CNET también está disponible en español. Don't show this again. Calling Microsoft an underdog feels about as ridiculous as calling Jupiter a mere asteroid, but that's exactly what Windows Phone is. Next to the goliaths of Apple's iOS and Google's Android operating systems, WP is a drop in the ocean and appeared on just over 1 per cent of smart phones at the end of 2011. So what's wrong with it? Very little, in terms of functionality. Windows Phone is clean, simple and arguably very attractive. I often read comments by new users raving about the interface and the way it takes the simplicity of iOS and adds some of the customisability of Android. It even managed to tempt our very own Rich Trenholm.
The problem with Windows Phone is its app store, Both the iOS and Android app stores are chock-full of apps that do pretty much anything you could think of, I won't debate here which of those two are better, but suffice to say they both offer vastly more apps -- at least eight times as many -- frida kahlo iphone case than are available in the Windows Phone store, Although apps certainly aren't the only aspect of a good operating system, they're undeniably a major factor in its popularity, Many apps are now popular enough to be common household names, and so naturally the majority of everyday users will want access to them..
The problem is developers don't want to make more apps until there are more people using Windows Phone -- more customers equal more sales equal more money for them. But us, the customers, don't want to use it until there are more apps available. It's a vicious cycle that's extremely difficult to break, but if Microsoft wants to hit the mobile prime time, it needs to reverse it. And it just might be able to. Windows Phone 8 is on its way like a runaway train, promising some significant tweaks to the software's underlying architecture that might see the app store quickly filling with all kinds of juicy stuff.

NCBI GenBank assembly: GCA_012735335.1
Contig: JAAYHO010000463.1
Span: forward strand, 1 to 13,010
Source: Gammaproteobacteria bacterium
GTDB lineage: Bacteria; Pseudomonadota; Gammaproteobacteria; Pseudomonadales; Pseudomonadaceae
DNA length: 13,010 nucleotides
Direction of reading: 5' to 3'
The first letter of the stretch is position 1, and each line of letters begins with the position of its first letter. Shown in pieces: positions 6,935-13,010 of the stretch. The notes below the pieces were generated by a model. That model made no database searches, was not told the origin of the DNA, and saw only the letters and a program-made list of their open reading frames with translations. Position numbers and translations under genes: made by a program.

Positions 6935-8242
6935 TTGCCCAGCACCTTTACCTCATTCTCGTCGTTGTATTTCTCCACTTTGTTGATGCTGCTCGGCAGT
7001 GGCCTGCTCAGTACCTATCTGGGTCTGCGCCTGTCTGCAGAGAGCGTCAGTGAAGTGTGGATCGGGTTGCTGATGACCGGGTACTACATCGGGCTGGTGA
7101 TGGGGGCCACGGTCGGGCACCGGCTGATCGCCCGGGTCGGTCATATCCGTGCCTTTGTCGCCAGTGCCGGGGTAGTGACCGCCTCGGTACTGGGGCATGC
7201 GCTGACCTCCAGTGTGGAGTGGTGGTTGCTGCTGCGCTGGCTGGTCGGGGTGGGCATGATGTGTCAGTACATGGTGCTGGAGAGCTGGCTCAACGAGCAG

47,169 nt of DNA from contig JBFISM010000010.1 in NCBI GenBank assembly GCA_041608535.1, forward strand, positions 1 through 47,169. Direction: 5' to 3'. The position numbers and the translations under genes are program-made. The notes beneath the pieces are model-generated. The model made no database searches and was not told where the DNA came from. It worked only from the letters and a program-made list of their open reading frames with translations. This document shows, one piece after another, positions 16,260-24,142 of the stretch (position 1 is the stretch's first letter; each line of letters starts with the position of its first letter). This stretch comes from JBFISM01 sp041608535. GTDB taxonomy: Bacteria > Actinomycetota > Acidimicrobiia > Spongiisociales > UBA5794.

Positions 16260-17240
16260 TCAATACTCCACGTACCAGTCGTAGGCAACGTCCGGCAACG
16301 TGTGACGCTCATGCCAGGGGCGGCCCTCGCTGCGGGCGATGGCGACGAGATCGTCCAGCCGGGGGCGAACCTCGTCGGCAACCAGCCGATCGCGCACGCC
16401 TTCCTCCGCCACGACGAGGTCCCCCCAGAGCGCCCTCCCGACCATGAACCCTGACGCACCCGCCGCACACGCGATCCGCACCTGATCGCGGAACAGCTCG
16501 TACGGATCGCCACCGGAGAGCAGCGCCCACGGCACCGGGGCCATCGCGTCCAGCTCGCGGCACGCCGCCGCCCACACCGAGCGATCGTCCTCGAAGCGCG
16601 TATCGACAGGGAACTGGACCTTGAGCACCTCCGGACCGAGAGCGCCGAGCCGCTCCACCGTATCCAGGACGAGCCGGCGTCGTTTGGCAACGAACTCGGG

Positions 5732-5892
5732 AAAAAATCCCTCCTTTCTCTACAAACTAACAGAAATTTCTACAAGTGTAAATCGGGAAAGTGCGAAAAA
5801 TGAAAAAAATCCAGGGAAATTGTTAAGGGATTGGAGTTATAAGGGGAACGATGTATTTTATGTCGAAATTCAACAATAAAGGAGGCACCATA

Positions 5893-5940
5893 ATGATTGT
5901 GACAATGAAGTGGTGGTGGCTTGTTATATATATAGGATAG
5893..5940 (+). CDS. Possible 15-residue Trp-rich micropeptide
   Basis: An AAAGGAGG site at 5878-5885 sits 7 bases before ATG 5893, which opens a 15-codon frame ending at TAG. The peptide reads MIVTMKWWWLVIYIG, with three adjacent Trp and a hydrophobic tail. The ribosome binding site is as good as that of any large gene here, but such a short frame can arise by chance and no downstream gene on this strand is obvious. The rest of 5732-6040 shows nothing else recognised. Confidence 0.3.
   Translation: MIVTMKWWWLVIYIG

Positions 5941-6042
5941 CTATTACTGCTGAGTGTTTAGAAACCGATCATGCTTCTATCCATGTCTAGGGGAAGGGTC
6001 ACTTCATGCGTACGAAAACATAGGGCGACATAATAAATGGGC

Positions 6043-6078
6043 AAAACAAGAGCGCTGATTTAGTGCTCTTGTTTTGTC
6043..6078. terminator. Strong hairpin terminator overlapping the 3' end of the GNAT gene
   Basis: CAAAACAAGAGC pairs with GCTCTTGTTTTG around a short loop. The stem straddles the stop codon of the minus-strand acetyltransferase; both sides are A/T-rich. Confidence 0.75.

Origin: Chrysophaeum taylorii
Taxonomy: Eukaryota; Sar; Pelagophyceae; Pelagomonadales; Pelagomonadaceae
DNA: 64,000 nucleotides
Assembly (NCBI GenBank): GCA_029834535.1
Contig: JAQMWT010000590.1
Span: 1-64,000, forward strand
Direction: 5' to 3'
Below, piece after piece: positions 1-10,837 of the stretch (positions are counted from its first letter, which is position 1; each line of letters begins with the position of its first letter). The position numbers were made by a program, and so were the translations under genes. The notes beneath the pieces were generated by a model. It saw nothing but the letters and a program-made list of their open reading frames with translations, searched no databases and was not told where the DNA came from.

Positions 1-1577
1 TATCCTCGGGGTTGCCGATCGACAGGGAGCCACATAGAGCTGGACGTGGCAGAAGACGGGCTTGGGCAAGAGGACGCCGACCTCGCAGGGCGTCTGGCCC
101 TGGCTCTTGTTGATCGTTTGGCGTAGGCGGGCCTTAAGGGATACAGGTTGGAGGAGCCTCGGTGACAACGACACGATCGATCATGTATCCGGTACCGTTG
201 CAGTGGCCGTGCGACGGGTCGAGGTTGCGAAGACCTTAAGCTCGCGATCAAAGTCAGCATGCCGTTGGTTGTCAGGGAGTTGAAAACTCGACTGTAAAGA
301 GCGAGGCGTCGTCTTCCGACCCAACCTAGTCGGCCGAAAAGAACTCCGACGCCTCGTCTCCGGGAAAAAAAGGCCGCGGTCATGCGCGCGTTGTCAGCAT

A key part of the update will see Windows Phone apps being built with similar core structures to iOS and Android apps, which would allow an existing app to be ported over without having to rewrite the entire thing, saving devs time and money, If you're currently making a hit app for other platforms, you won't need to shell out your kids' inheritance to pay for the app to be rebuilt from the ground up for Windows, Ideally, apps currently in use on iOS and Android should only need a few relatively small tweaks in order to have them run on Windows Phone, It won't attract developers to build solely for frida kahlo iphone case the platform, but it may very well persuade many to launch a WP version of their current apps, If Microsoft can get this right, it'll be a definite ace in the hole for Windows Phone 8..
Perhaps more important, though, is Windows Phone 8's integration with Windows 8 for PCs. Windows Phone 8 and Windows desktop 8 will share the same kernel (the core architecture on which the software is built), which could potentially mean apps purchased through the upcoming Windows 8 app store would also be able to run on Windows Phones. While this has yet to be properly discussed by Microsoft, it would mean -- in theory -- that Windows Phone developers would immediately have a potential market in the hundreds of millions of Windows desktop users worldwide.
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